Developing elite athletes in Uganda
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a boy makes a run with a rugby ball
Developing an athlete training and tracking system can help address many of the issues that today’s youth in Uganda are facing.

Uganda has the youngest population in the world, with about 78% of the population below the age of 30. Youthfulness is synonymous with vibrancy, limitless possibilities, and boundless energy. Many people associate youth with high potential and increased productivity, which in turn leads to economic growth.

However, the burgeoning youthful population of Uganda has become a persistent headache for the government, and is a prevalent discussion point of policy makers who are thinking of ways to “solve” this problem. Some estimates have placed youth unemployment in Uganda at about 80%. As productivity of the youth is low, those hit the hardest are marginalized groups like women or girls who are more susceptible to violence, early marriage and disease. This creates an entry to the vicious cycle of poverty that is difficult to break.

Sports in Uganda

In 2007, Uganda Tourism Board employed the tagline “Gifted by Nature” to promote tourism in the country. Uganda is also gifted by nature in sports. The weather is very conducive for outdoor sports almost all year round (we don’t experience chilly winters and harsh droughts), sports fields naturally grow with little to zero investment, and we also possess marvelous human specimens. If you tour around Uganda, it is not uncommon to find children playing football with a plastic bottle or girls playing dodgeball with a ball made from banana fibers. Sports in engrained in the social fabric of Uganda. Many Ugandan adults have childhood memories of being scolded for playing way after sunset, yet European media is awash with stories of parents struggling to get youth out of the couches.

Developing an elite pathway

Sports in Uganda requires a robust elite pathway program so that potential athletes have a clear avenue to fulfil their untapped potential. Youth unemployment or disguised unemployment is a great challenge in developing countries. However, as evidenced in many developed nations, which have invested heavily in sports, sports are an avenue for creating gainful employment both directly and indirectly. Directly by employing the athletes, coaches and support staff and indirectly can include catering services and transport services. Ugandans have the potential to play in elite leagues abroad and remittances back home can lead to economic development. Also, with an inflow of high-quality talent from the elite pathway, the quality of athletes at the national level will automatically improve.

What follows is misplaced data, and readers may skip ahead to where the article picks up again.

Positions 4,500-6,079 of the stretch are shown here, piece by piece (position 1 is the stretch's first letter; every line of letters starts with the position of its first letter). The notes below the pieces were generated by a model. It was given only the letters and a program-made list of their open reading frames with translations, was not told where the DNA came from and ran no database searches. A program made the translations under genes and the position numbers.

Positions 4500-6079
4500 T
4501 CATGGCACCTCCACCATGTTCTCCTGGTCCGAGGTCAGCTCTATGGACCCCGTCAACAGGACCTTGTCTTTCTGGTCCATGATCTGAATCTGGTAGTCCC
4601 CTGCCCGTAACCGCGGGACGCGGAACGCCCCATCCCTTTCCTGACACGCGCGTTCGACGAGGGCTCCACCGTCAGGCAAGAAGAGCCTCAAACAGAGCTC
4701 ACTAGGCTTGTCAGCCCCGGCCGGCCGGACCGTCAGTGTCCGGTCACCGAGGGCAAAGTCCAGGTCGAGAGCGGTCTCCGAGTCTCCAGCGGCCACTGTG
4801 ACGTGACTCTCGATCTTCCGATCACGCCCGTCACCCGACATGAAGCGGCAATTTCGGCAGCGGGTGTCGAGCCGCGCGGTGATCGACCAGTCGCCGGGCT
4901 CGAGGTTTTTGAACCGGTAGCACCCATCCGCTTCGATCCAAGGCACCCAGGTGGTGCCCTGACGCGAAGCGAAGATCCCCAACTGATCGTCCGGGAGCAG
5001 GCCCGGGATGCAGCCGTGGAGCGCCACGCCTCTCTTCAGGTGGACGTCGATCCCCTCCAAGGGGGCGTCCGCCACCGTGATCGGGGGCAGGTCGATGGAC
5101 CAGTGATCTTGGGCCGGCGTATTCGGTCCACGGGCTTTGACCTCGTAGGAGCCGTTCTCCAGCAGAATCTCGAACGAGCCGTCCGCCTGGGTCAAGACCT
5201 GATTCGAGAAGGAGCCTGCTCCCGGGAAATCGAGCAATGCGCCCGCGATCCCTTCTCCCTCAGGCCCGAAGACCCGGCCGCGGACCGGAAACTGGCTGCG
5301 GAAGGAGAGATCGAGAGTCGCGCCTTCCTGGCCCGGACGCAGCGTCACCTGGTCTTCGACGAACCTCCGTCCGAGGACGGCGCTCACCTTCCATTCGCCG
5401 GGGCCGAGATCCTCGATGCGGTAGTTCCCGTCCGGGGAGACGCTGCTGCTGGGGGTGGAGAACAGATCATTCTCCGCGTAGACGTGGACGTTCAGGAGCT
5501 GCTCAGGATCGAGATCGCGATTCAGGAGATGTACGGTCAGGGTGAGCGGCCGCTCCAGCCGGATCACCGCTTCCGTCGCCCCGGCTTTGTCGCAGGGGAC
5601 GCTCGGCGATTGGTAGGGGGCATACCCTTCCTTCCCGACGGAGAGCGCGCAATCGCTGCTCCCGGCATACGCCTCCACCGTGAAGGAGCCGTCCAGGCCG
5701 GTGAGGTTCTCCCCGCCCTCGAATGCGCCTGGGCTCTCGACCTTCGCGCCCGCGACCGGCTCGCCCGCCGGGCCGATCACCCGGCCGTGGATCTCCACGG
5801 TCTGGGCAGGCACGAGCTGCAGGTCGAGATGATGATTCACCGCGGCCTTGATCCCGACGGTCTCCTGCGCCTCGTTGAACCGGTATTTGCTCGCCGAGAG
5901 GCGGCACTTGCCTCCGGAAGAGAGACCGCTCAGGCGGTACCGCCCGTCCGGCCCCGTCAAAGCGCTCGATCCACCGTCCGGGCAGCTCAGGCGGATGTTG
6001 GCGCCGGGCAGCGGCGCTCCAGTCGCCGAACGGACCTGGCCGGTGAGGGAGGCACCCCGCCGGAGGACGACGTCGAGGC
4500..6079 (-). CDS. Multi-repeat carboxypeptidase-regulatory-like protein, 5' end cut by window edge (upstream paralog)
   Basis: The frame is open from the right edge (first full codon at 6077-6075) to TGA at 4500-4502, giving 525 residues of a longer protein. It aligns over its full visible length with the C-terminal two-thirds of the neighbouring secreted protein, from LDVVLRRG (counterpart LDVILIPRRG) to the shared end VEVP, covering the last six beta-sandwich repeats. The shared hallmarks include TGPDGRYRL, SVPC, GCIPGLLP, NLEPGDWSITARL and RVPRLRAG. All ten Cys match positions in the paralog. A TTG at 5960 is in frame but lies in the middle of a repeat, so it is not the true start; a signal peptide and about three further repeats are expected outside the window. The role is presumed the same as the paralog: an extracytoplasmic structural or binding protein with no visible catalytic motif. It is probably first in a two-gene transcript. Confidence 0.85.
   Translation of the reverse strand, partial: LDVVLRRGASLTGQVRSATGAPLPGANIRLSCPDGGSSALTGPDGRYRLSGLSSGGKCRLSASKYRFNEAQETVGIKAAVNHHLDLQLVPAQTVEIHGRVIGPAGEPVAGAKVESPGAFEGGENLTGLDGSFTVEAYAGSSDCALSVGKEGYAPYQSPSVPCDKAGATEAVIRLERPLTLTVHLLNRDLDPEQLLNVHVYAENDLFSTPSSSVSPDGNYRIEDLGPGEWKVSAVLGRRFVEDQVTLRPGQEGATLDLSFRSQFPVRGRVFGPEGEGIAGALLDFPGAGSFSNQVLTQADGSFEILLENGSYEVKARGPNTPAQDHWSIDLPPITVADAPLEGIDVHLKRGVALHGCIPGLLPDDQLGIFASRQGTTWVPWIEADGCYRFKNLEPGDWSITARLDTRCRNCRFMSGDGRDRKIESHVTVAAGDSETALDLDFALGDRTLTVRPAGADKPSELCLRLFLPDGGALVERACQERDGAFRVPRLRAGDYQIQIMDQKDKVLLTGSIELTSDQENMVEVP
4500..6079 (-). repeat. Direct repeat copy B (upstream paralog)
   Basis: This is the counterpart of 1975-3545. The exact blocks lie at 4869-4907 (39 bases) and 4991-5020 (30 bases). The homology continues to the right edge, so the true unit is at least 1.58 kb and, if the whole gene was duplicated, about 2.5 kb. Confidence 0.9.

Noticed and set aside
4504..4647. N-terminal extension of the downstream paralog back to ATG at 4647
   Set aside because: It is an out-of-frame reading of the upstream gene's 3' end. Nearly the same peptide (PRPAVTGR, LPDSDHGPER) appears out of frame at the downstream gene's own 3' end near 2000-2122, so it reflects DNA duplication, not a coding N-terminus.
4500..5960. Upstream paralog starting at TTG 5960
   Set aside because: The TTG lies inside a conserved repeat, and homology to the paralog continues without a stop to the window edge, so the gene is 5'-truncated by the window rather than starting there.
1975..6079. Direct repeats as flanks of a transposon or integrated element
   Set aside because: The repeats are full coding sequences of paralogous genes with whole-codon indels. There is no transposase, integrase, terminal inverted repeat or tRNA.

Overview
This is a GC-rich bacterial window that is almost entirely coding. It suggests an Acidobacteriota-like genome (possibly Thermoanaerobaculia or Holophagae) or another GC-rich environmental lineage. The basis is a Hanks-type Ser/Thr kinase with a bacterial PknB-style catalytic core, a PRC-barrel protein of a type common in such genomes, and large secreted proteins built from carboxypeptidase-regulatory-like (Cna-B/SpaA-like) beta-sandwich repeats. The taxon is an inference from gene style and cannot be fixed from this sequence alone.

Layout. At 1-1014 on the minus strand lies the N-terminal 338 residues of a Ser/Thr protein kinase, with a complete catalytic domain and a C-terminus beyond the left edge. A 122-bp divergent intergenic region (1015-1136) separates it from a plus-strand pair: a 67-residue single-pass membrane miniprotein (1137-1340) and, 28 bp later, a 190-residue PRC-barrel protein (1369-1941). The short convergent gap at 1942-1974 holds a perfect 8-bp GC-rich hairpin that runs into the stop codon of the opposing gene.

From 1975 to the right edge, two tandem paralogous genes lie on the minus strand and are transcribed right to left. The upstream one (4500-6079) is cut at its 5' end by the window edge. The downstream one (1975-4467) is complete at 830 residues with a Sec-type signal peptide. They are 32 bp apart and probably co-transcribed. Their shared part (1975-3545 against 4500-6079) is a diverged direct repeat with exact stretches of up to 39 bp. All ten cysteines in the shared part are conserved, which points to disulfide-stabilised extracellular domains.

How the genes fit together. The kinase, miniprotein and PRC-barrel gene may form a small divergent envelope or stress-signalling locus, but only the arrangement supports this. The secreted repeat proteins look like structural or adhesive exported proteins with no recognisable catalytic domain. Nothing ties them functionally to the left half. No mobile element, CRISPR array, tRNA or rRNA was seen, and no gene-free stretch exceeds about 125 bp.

Globally, athletes have started to use their reach and brand to tackle issues ranging from social injustice to environmental degradation, like LeBron James and Lewis Hamilton. People have a natural affinity to a sportsperson and this individual becomes a leader in the community where they are from. With the development of sports in developing economies, sports stars will emerge to inspire the next generation of sports persons. They naturally become leaders without any formal leadership training.

Sports also works to unify the population, as evidenced at the British and Irish Lions tour of South Africa. South Africa was feeling the full force of the third wave of COVID and experiencing social upheaval, but the rugby tour provided a glimmer of hope and unity for the general public. Amidst the doom and gloom, the people were able to enjoy sports entertainment.

Satellite Schools Program

Rhinos Athletics Club, together with partners Sports Uganda, Teso Pedo and Golden Impact Sports Academy, launched the Satellite Schools Program. We recognized that sports’ success in Uganda was an anomaly, yet it should be a norm like other countries.

Talented youth would engage in a bit of sports at the lower levels and would later drop off due to several factors i.e., a lack of financial support, poor skills development, and a non-existent accountability system to track talent. We also recognized the love for sports is inherent to many youth in Uganda and there is an abundance of playgrounds across the nation.

Hence the Satellite Schools Program was born. Through the provision of basic sports equipment like balls, cones and jerseys, along with skills from certified trainers, we realized we can harness the untapped and abundant sports potential in Ugandan youth.

The program provides a platform for sports development and a mechanism to track outstanding talents from the junior levels all the way to elite leagues. We are aiming to make sports a viable economic or career choice in Uganda so as to tackle the problem of youth unemployment. The spillover effect of having high performing athletes can’t be underestimated. With success at global events like the Olympics and elite leagues, this creates a general positive effect on the economy.

At Rhinos Athletics Club, we believe sports is the vehicle. Children and youth are naturally attracted to sports and sporting events. We decided to use this opportunity to tackle various themes, including environmental conservation and imparting coding skills. We believe in improving the technological footprint in Uganda as to foster social and economic development.


Paul Mukama is the Head of Operations at Rhino Athletics Clu b(RAC) in Uganda. RAC is a sports organisation in Uganda whose mission is to create social and economic transformation in Uganda through sports


South Africa
Football (Soccer)
Sustainable Development Goals
4 – Quality education
Target Group

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